Although it reads a little differently on the calendar, every day is Arbor Day in Lawrence.
"We take a lot of pride in our landscape in Lawrence," said George Osborne, supervisor of the city's Parks and Forestry division. "I think we have great public support for our trees."
And Lawrence, which is observing Arbor Day today, is one city that puts its money on its maples.
The city spent $5.62 for each of its 65,000 residents in 1991 on its trees, according to figures from the parks and forestry division. Altogether the city spent about $369,000 on trees.
Lawrence also spends more per capita on its trees than most other Kansas cities.
"I would be very surprised if you weren't near the top or at the top," said Jim Nighswonger, program leader of the state's Urban and Community Forestry program.
TOPEKA SPENT $2.90 per resident last year on its trees, Nighswonger said. Overland Park's 111,556 residents each chipped in $2.80.
The city of Manhattan, which has 37,712 residents, barely beat out Lawrence, spending $5.96 per person.
Lawrence's tree funds are well spent, Nighswonger said. "We use Lawrence as a model town for good urban forestry," he said. "You go to Topeka and you don't see anything like you do in Lawrence."
Parks and forestry workers are responsible for the trees in city parks and public areas, from the pines in Buford M. Watson Jr. Park to the linden along Massachusetts Street, Osborne said.
Compared to the cost of other projects for improving the quality of life in Lawrence, such as street repairs, planting and caring for trees is a bargain, Osborne said.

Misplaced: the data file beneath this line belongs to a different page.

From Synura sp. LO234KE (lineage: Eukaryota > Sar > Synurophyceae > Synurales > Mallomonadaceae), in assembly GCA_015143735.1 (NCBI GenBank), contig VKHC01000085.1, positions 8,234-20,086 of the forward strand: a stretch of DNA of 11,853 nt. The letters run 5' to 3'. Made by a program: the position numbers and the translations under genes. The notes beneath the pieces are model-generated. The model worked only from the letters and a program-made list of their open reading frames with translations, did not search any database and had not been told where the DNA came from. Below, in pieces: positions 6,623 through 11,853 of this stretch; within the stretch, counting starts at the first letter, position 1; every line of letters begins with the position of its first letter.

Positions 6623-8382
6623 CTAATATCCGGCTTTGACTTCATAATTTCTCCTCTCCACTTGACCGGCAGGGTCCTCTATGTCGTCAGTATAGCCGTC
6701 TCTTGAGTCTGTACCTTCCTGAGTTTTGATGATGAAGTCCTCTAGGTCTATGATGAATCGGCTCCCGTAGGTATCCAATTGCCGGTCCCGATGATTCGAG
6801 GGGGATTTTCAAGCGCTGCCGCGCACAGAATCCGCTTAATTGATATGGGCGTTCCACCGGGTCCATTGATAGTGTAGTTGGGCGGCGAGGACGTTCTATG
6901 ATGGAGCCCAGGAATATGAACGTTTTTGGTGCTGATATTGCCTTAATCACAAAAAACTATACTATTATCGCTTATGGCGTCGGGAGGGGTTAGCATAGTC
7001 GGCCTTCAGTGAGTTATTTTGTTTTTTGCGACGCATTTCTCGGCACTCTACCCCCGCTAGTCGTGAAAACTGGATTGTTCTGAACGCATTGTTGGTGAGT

"For what it would cost to pave two or three blocks of a street, we can do a complete tree program," Osborne said. "The costs are so little, but the effects are so noticeable."
ABOUT 75 PERCENT of the money spent on trees last year in Lawrence went toward salaries of 10 full-time parks and forestry workers and a few part-timers, according to Osborne.
About half of the remaining 25 percent funds tree care and maintenance, including watering in dry periods, spraying for pests and paring dead limbs. Osborne said. The remaining money pays for tree plantings.
Although one might expect that Arbor Day would be the perfect opportunity for a city tree-planting spree, Osborne said parks and forestry workers probably will take it easy today, planting-wise.
"We plant trees all year round, so Arbor Day ought to be a day off for us and let the citizens go out and plant for a while," Osborne joked.
INSTEAD, the parks and forestry division helped area Girl Scouts obtain about 180 seedlings for a mass planting over the next few days.
The Scouts will plant small groves of trees at almost every school in Lawrence. They also will plant trees in parks in surrounding communities, such as Baldwin and Eudora.
Osborne helped draw landscaping plans for planting sites and purchased the trees wholesale for the scouts, said Mary Anderson, coordinator of the project and leader of Brownie Troop No. 691.
The Scouts have reimbursed the city for the trees, Anderson said.
"I think it says a lot about our parks department that they so unselfishly gave their time and help for this project," she said.
The fruit of all this attention to trees will be the city's 14th consecutive "Tree City USA" award from the National Arbor Day Assn. Dozens of cities in Kansas win the award every year, Nighswonger said.
WINNING CITIES must spend at least $2 per capita on trees, adopt an ordinance regarding care and maintenance of public trees, establish a tree program or advisory board and declare an official Arbor Day.
Osborne will accept the city's award Thursday in Topeka. He sounds a bit jaded about receiving the honor.
"It's kind of neat in a way, but it depends on what you do with it," he said. "Of course, what I'd like to see is our funding go up."